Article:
Last summer our three-piece band, Tasmanian Grace, had the honor of playing music for Boy Scouts and their families at the Kansas Speedway. I drove to the area late that afternoon. I’ve been to the Legends often, so I know how to get there, and the Speedway is impossible to miss. But there was a very specific way for band members to enter the Speedway. Even though I had directions, I couldn’t figure it out. Confession time – when it comes to logistics and directions, I wake up in a brand new world about every 13-15 seconds. I get turned around easily. One time I got lost trying to exit the North Kansas City Hospital enclosed parking garage. On another occasion I got lost driving around in the downtown Chicago highway loop.

After trying for approximately 30 minutes to enter the Kansas Speedway, I was thoroughly disoriented within plain sight of my objective. I called the bass player, Joe, because I knew Joe and Jim (the drummer) had already arrived. Joe handed the phone to Bill. Bill said, “Drive to the Nebraska Furniture Mart parking lot and wait for me. I will lead you in.” I protested; I did not want to divert Bill from his other responsibilities. Bill chuckled and said, “Don’t worry about it at all. I counted on this happening.”

So I found the Nebraska Furniture Mart parking lot and waited. Bill arrived soon after, issued me a parking pass, and led me in. He could have spent the rest of the evening explaining it to me over the phone; I never would have made it.

Friday night, Bill reinforced to me some important truths about who God is as our Shepherd and what God does as our Shepherd.

Psalm 23 begins with these familiar words. “The Lord is my Shepherd; I shall not want.” The shepherd stays ahead of the action, anticipating what the sheep need before they are aware that they need it. In our lives, God stays ahead of the action, counting on us needing guidance. The Hebrew word translated “want” is rooted in the word “lack,” which is why so many translations say, “The Lord is my Shepherd; I have all that I need” or “The Lord is my Shepherd, I lack nothing.” It reminds me of Peter’s aggressive declaration that Christ’s divine power has given us everything we need for life and godliness through our relational knowledge of Christ Who has called us by His own glory and goodness (2nd Peter 1:3).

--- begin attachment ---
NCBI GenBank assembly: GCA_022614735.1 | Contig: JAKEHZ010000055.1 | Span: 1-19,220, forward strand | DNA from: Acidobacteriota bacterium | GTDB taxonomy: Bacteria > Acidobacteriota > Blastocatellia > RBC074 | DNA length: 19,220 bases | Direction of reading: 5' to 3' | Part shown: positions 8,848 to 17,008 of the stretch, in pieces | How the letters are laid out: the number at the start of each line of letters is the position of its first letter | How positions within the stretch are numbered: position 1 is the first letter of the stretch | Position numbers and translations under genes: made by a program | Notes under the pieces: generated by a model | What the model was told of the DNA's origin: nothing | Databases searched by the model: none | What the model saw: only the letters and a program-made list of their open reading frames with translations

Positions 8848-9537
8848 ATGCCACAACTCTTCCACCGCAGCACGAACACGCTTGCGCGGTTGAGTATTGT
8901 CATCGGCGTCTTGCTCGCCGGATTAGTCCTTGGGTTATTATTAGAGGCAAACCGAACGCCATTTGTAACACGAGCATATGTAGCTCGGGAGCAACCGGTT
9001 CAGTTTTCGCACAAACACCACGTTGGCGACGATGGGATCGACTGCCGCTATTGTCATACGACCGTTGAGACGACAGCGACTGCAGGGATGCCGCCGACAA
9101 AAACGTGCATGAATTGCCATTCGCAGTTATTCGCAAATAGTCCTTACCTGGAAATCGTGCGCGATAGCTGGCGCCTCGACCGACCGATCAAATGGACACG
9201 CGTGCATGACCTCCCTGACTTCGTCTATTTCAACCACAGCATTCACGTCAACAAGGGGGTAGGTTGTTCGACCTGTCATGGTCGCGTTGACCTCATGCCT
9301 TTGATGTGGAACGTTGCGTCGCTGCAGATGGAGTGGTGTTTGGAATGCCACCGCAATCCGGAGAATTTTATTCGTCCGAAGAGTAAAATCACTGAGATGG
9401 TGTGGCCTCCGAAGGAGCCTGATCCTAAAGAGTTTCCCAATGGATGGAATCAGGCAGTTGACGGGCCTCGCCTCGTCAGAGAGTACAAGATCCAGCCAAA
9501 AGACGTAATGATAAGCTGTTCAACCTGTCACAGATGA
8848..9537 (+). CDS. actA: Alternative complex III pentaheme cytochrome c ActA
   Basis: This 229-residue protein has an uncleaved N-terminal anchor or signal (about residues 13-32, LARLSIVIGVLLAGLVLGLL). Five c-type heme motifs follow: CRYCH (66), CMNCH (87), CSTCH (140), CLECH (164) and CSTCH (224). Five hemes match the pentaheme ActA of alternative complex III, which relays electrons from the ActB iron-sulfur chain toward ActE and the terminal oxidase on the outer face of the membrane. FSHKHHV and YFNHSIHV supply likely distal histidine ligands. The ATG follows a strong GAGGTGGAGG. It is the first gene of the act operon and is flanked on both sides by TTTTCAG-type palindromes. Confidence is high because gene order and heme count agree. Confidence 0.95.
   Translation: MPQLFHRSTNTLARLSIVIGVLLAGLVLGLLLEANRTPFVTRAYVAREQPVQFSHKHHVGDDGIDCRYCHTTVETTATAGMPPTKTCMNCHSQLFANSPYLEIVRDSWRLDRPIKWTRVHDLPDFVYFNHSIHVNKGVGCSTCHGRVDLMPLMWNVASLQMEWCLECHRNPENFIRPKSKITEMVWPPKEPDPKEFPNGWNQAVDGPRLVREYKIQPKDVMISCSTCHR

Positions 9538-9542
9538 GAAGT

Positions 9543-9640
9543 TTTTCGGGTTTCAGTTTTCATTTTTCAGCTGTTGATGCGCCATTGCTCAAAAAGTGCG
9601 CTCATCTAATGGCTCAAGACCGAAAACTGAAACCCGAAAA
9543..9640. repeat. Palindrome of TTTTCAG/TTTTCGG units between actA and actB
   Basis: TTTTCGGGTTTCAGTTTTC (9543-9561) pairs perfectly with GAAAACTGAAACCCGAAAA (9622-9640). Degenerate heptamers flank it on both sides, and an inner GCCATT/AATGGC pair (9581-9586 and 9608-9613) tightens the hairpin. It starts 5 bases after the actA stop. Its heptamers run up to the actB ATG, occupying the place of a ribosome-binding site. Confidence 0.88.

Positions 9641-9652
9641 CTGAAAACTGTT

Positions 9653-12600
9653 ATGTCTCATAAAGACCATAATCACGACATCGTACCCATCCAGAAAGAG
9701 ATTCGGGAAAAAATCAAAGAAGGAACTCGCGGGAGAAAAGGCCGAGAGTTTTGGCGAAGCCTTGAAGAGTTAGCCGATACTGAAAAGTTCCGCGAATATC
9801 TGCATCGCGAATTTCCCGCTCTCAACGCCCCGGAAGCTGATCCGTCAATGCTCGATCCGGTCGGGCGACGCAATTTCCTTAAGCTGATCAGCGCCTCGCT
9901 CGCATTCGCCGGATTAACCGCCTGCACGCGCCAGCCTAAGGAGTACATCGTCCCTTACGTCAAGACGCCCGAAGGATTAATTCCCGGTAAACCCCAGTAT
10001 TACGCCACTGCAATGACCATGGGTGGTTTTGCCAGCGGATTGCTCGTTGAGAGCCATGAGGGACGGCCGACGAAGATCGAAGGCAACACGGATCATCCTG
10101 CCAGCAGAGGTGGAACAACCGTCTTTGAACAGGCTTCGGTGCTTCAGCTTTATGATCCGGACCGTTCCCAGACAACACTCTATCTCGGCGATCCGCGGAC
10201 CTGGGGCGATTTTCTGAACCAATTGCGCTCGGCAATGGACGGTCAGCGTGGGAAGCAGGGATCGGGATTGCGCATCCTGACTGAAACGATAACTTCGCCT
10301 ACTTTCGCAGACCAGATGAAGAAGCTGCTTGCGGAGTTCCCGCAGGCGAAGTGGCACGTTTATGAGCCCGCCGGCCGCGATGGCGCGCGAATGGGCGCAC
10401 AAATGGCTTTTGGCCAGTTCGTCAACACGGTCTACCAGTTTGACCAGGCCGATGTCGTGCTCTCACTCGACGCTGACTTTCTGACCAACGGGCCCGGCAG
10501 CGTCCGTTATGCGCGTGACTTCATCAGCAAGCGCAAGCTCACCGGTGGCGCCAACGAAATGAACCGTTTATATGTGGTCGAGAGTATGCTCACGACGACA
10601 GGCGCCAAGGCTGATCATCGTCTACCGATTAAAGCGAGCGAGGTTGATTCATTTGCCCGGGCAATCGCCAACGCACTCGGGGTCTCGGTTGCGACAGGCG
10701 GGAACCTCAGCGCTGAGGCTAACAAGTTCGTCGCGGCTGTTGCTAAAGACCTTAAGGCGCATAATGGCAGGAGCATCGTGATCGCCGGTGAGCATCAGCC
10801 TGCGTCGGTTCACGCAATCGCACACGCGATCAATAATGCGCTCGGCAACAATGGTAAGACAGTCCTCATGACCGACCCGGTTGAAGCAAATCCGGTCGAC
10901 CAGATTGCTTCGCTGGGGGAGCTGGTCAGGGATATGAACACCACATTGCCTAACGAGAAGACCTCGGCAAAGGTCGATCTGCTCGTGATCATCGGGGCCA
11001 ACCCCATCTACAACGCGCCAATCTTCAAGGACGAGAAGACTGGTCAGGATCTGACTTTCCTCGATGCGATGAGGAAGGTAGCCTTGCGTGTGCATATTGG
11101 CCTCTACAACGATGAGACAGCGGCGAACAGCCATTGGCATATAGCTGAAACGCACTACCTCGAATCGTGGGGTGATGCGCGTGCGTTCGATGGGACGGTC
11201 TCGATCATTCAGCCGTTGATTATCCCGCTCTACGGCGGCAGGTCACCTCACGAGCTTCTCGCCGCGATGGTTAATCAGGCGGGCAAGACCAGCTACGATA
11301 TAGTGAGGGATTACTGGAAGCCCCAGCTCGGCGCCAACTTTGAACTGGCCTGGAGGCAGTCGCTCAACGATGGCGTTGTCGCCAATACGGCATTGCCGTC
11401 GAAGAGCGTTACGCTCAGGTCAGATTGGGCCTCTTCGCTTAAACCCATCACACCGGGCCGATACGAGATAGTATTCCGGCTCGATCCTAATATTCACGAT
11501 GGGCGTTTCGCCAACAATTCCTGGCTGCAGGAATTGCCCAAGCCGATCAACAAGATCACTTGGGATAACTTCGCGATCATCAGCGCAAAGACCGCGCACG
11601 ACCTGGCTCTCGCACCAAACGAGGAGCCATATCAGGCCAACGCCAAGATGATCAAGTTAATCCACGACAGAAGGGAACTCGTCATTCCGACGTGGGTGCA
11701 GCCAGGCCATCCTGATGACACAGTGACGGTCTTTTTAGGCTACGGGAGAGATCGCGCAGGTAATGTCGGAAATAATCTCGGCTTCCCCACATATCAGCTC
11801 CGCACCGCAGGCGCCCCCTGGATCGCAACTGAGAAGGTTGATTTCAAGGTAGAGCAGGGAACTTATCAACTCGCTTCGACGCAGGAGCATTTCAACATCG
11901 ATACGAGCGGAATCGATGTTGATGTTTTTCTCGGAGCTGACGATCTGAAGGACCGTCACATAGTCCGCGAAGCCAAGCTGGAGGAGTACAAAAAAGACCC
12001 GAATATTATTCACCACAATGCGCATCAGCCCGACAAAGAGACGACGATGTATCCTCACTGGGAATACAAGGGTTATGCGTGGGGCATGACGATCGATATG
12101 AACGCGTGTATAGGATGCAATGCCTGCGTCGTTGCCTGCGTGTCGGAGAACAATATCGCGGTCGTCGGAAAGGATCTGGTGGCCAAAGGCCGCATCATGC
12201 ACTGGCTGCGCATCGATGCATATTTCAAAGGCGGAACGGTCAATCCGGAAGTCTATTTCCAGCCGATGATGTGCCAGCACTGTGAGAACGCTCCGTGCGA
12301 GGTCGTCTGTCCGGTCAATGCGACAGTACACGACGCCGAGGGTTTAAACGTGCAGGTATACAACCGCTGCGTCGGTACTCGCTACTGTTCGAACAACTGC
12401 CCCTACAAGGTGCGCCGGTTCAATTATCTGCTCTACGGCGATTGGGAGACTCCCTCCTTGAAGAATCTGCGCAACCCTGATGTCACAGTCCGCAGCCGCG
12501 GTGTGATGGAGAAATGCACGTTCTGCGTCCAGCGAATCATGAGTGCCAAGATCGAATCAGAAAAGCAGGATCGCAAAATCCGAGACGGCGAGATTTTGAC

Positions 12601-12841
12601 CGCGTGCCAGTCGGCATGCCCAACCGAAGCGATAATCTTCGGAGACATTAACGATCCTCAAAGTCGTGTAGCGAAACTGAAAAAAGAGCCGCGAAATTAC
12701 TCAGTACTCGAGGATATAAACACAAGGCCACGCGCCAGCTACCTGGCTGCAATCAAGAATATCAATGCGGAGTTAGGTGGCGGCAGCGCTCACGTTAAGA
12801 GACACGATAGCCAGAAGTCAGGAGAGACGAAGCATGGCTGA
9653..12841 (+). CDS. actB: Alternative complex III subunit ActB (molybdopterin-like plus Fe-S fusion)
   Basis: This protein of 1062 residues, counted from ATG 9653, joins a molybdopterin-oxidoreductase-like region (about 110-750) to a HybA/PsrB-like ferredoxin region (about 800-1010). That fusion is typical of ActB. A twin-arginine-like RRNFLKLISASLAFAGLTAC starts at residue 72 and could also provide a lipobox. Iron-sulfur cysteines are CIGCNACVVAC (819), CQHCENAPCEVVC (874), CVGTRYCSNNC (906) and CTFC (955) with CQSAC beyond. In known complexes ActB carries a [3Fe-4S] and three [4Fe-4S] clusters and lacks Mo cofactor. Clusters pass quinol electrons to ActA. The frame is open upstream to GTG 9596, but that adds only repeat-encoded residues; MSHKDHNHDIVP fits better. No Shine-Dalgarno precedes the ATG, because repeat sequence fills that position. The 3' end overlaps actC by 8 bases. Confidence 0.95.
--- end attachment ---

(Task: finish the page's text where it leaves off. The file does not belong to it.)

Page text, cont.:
Psalm 23 continues in verse 2-3 – “He makes me lie down in green pastures. He leads me beside the still waters. He restores my soul. He guides me in the paths of righteousness for His name’s sake.” The shepherd is an expert at calming and leading skittishly disoriented sheep. Giving a sheep directions would be an exercise in futility. The shepherd must become the direction, like Bill did for me. I relaxed when I saw Bill’s pickup truck pulling into the parking lot at Nebraska Furniture Mart. I knew I had what it took to follow him in.

God’s presence is uniquely reassuring.

I cannot think about Psalm 23 without pairing it with John 10, where Jesus identifies Himself as the Good Shepherd Who gives His life for the sheep. In the person of Jesus, God takes us by the heart and leads us. Jesus does not give us directions; He becomes the direction through relationship.

Are you directionless? Are you turned around? Are you disoriented? We don’t have what it takes to lead ourselves, but we do have what it takes to follow Jesus. We start where we are by saying, “Help!” We continue by cooperating with the help, and the help turns out to be a relationship with God Who loves us like crazy and leads us from a position of ultimate strength and wisdom.  

I hope Psalm 23 and John 10 benefit you in seeking the Good Shepherd, the One Who says it is okay, the One Who counted on us needing Him. May you and I allow Jesus the Good Shepherd to come and get us, to be our direction in life.

Grace and peace,

Rick Jordan (www.rickcarlajordan.com, rickjordankcmo@gmail.com)